Editor's note: For more on Capital One's real estate operations, see
Site Selection's July 2001 cover story, "Inside Capital One's Campus Culture."
Kentucky, Ohio Sites Frontrunners for $1 Billion Urenco Plant
Urenco's designs call for its U.S. subsidiary to construct the new plant. The uranium enrichment facility would dovetail with one major plank of the Bush administration's national energy policy: building more nuclear power plants. If Urenco's idea becomes a full-blown facility, it would mark the first time that a new enrichment facility had been built in the United States in 50 years.
For the moment, though, a welter of question marks surrounds the billion-dollar plant. One of those question marks is location. Urenco officials haven't yet specified a site for the uranium enrichment facility. They have, however, indicated that the most likely contenders would be locations that the NRC has already licensed for use as nuclear power plants or for other related activities.
Two such locations that many industry observers see as the current favorites are Paducah, Ky., and Portsmouth, Ohio.
Opened in 1952, the Paducah Gaseous Diffusion Plant is the only operating uranium enrichment facility in the United States. The U.S. Dept. of Energy owns the facility. However, United States Enrichment Corp. (USEC), the U.S. subsidiary of global energy concern USEC Inc., leases and operates the plant, which employs some 1,500 workers.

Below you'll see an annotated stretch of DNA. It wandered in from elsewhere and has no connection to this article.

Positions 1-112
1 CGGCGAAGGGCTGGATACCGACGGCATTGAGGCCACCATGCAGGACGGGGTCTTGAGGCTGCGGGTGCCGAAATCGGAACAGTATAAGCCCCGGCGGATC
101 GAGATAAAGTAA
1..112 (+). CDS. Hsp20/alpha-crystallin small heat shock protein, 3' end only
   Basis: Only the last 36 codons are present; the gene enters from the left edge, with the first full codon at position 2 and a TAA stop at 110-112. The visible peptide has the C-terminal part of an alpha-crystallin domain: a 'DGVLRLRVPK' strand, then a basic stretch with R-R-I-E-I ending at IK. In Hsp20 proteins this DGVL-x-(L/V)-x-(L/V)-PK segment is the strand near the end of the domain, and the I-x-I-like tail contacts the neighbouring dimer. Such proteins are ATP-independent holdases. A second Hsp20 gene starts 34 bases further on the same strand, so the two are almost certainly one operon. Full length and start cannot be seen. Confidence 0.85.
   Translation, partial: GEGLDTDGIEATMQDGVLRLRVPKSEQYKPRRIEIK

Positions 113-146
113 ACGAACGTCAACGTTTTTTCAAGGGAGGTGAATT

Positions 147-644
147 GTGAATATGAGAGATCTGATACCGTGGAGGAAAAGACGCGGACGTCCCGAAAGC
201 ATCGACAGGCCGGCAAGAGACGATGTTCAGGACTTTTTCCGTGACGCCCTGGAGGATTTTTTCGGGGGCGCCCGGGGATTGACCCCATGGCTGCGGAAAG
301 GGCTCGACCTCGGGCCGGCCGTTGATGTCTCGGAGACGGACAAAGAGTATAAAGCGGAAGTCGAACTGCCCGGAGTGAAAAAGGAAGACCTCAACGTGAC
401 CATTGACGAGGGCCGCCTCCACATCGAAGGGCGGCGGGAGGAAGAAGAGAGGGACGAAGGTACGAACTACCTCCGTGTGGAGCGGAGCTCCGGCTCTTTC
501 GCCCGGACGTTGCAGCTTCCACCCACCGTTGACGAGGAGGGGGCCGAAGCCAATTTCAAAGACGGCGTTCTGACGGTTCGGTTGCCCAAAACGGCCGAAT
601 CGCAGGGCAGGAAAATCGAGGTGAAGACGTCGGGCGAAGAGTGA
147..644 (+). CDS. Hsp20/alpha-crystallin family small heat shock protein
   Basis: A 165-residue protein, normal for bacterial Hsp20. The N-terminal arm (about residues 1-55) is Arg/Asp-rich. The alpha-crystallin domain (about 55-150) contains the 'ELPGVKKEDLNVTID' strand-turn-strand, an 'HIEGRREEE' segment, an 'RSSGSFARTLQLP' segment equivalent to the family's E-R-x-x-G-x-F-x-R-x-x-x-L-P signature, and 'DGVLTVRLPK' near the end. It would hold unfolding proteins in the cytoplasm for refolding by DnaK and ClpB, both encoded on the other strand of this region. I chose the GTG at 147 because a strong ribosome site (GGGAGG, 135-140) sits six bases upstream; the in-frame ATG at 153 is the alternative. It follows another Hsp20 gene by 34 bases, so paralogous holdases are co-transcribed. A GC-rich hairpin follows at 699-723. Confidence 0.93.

The Portsmouth operation was once a defense plant that processed enriched uranium. Today, USEC uses the Portsmouth operation to provide sampling, transfer and shipping services for its customers.
Powerful Partners: Duke Energy and ExelonThe long and winding approval process for Urenco's plan also contains question marks. The new plant would add competition in an American enrichment market in which USEC now supplies the 103 active U.S. nuclear plants with up to 70 percent of material.
The Paducah plant has an annual capacity of 11 million units of uranium -- roughly enough to power about 110 nuclear plants for one year, according to industry analysts. Paducah production, however, often falls below 11 million units, USEC officials have said.
Urenco's preliminary plans are for a plant that would produce some 3 million units of uranium a year. The company wants to build a facility that would be designed to produce at least 30 percent of the U.S. market's nuclear fuel needs, according to Peter Lenny, president of Urenco's U.S. subsidiary.
Urenco may submit a preliminary filing with the NRC early this year, Lenny indicated. An application naming a specific site would be submitted later in the year, he said.
The NRC review process, which centers on safety issues and environmental impacts, generally takes three years before a license is issued, according to NRC officials. Urenco hopes to have its plant online within five years, Lenny said.